The Pentatonic Scale – Somehow We All Know It

The pentatonic scale is by far the most used scale in music on the planet. It shows up in folk and indigenous music from all over the world and is used heavily in most popular forms of music.

Perhaps it’s because the pentatonic scale jumps naturally to our ears. The acoustical vibrations that make up the major pentatonic are the most harmonious in the natural world. If you listen close you can hear it everywhere, and it seems to be as natural as language, as Bobby Mcferrin demonstrates.

The scale is made up of 5 (penta) notes (tonic) – C – D – E – G – A and consist of major seconds and minor thirds. This is a major pentatonic in C and if transposed to any other key, or played in the minor, it’s make-up remains the same. The two notes added to make the diatonic scale are F and B. These notes are a tritone apart add half steps to the scale, adding dissonance, which, I personally argue, makes music more interesting!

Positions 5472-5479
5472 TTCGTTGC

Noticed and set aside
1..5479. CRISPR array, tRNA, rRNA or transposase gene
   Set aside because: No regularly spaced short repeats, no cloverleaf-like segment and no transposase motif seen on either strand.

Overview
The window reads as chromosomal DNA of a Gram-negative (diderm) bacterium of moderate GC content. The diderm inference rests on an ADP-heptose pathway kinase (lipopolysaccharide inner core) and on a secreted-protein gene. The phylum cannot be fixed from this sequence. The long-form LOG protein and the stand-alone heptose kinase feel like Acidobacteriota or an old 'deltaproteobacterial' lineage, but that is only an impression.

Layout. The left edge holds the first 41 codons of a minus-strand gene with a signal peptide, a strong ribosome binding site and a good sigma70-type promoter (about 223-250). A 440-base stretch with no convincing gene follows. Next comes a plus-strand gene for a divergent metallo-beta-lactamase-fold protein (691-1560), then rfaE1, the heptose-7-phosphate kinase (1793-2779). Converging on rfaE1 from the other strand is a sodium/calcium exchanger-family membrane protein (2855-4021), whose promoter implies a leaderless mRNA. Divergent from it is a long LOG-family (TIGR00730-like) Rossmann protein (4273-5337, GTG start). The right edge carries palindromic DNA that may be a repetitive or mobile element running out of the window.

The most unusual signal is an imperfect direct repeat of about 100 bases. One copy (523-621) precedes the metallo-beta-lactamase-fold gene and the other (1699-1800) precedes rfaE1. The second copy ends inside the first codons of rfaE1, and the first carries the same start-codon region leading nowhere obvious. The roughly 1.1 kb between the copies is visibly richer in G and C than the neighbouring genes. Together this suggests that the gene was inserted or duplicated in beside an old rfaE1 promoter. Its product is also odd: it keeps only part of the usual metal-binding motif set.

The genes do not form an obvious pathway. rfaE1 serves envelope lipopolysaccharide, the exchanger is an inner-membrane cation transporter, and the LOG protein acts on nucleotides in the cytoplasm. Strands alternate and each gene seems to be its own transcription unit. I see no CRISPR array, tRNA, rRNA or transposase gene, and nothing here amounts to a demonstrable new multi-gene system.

As we move through the alterations of the scale from culture to culture we see the addition of dissonance in many. the blues scale and the Hirajoshi are the two that come to mind first.

The natural flow of the scale and instant familiarity we have with it makes it perfect for pop music. If you chose one of the most used chord progressions and threw a melody built from the pentatonic scale on top… you might have a hit on your hands… but I personally hope you put more effort in!